***"I dance because I love it. When you're out there, it's like nothing else matters. You forget the math test you did poorly on, or whatever happened at school, and you are fully present in the moment," L reflected during her flex credit presentation, sitting before a long table littered with our high school principal and a panel full of teachers.
Fully present in her moment, I listened to L's illustrative rendition of a summer time intensified dance experience. Gathering with students all over the country, she took classes day and night, pushing her skills beyond her own perceivable limits, all the while learning what it takes to dance professionally. Passion and grace consumed her as she talked about her greatest joy, and it was a pure delight to sit across the table and listen to her speak candidly about something for which she was so madly in love.
Once she skirted out of the room, and the final presentations ceased, I couldn't help but reflect on the moments she described--moments when I, too, have been able to remove everything from my mind so I could dive head first into the precious ticks of the clock, pausing inside each heartbeat, fully conscious of each breath. It doesn't happen often, and I'm not sure if that's because such an awareness would be far too exhausting, or if it is because I don't slow down enough to make it a reality.
Inventorying my own life, I see an array of moments imbedded in the canvas of memory. Individual moments--moments like standing at the World War II Memorial for Barack Obama's inauguration, gazing upon the Ponte Vecchia in Florence, sitting on a rock along the beach in St. Maarten growing certain that I wanted to spend the rest of my life with the man sitting beside me, walking down the isle toward him and dancing our first dance. I've also had a few activities through which I have felt that presence at a regular interval: pitching a softball, publicly performing my poetry and laughing with my husband. While none of that would surprise someone who knew me, I wonder if this is true for everyone.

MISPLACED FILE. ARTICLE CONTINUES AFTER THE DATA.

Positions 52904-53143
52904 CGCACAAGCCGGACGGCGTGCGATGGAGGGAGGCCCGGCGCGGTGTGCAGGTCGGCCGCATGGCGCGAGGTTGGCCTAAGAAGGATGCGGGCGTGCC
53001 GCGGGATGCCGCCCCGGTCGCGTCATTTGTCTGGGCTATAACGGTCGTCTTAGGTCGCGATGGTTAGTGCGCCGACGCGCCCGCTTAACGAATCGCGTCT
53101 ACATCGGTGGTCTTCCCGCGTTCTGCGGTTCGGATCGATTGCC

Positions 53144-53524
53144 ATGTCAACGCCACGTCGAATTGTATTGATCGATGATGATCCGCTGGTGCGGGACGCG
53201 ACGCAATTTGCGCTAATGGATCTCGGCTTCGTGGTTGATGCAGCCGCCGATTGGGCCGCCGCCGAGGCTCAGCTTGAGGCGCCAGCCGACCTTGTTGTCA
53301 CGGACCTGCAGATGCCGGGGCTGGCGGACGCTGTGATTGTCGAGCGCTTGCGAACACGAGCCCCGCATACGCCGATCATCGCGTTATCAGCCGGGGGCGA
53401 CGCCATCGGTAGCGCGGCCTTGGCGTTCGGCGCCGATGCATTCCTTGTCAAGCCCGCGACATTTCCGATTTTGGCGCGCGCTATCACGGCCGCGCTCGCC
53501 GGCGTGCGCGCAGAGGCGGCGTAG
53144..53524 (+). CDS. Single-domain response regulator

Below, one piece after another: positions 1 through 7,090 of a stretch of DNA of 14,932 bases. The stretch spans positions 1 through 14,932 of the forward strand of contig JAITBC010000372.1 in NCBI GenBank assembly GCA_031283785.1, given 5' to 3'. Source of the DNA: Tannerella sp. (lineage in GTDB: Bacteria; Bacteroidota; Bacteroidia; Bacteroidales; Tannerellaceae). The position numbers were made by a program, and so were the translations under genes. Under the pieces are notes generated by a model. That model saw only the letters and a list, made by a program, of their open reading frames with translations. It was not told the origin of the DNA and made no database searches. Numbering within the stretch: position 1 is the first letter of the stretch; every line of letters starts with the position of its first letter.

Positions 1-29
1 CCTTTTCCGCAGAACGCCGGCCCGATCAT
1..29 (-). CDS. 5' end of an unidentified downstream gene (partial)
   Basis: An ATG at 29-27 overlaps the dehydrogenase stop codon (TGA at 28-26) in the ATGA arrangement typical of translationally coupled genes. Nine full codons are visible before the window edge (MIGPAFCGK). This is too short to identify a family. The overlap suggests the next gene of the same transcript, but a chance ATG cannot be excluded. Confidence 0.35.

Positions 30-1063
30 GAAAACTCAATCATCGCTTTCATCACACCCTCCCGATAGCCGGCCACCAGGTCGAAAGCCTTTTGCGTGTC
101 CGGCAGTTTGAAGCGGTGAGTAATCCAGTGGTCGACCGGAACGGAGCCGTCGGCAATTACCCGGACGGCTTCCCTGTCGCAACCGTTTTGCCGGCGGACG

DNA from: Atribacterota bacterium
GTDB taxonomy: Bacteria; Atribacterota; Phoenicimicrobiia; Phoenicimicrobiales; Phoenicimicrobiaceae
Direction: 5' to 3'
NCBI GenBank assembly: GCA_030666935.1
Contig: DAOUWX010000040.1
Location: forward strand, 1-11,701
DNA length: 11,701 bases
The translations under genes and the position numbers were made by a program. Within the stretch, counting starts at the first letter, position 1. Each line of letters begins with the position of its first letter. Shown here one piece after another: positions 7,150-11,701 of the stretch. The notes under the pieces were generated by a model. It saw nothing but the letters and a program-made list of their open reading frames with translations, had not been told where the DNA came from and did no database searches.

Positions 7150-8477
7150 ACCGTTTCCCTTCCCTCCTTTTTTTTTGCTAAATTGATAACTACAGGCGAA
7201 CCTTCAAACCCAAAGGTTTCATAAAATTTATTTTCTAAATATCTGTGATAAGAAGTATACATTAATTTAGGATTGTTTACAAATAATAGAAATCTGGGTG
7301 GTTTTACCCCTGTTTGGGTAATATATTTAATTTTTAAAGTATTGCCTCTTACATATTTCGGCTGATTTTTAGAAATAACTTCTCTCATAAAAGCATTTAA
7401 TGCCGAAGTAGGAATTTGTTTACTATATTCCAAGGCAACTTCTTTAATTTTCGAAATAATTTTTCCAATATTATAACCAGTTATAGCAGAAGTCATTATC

Do we all have triggers that zap us away from the drone of daily tasks and dump us between the skeletons of time? Do we choose our paths by listening to whatever force holds us stone-still and allows us to be fully aware of our existence as a human being? Should we try to grip time harder, attempting to force the drip rather than the rush of living? Or are we fine just as we are, appreciating those moments when they come without attempting to manufacture them through a forced effort?
I'm not sure, but I do know that those moments of presence are the ones I most remember. They bleed a little brighter in my memory and they are buried a little deeper inside the ventricles of my heart. They are the memories that drive me, inspire me, and direct my course. They are the memories I most want to keep.
When I listened to L speak today, my heart widened with the joy she emanated, and though I sat fifteen feet across the table, when she got up to leave, I felt a bit intoxicated by her over-powering force, by the vapors of her passion. And even if I shouldn't attempt to control the moments that hold me, I'm feeling particularly inspired to have one. Pitching is out of the question on this rainy Monday night, so I think I'll have to sit my husband on the couch, pound out a poem, and giggle until we're both too tired to stay awake.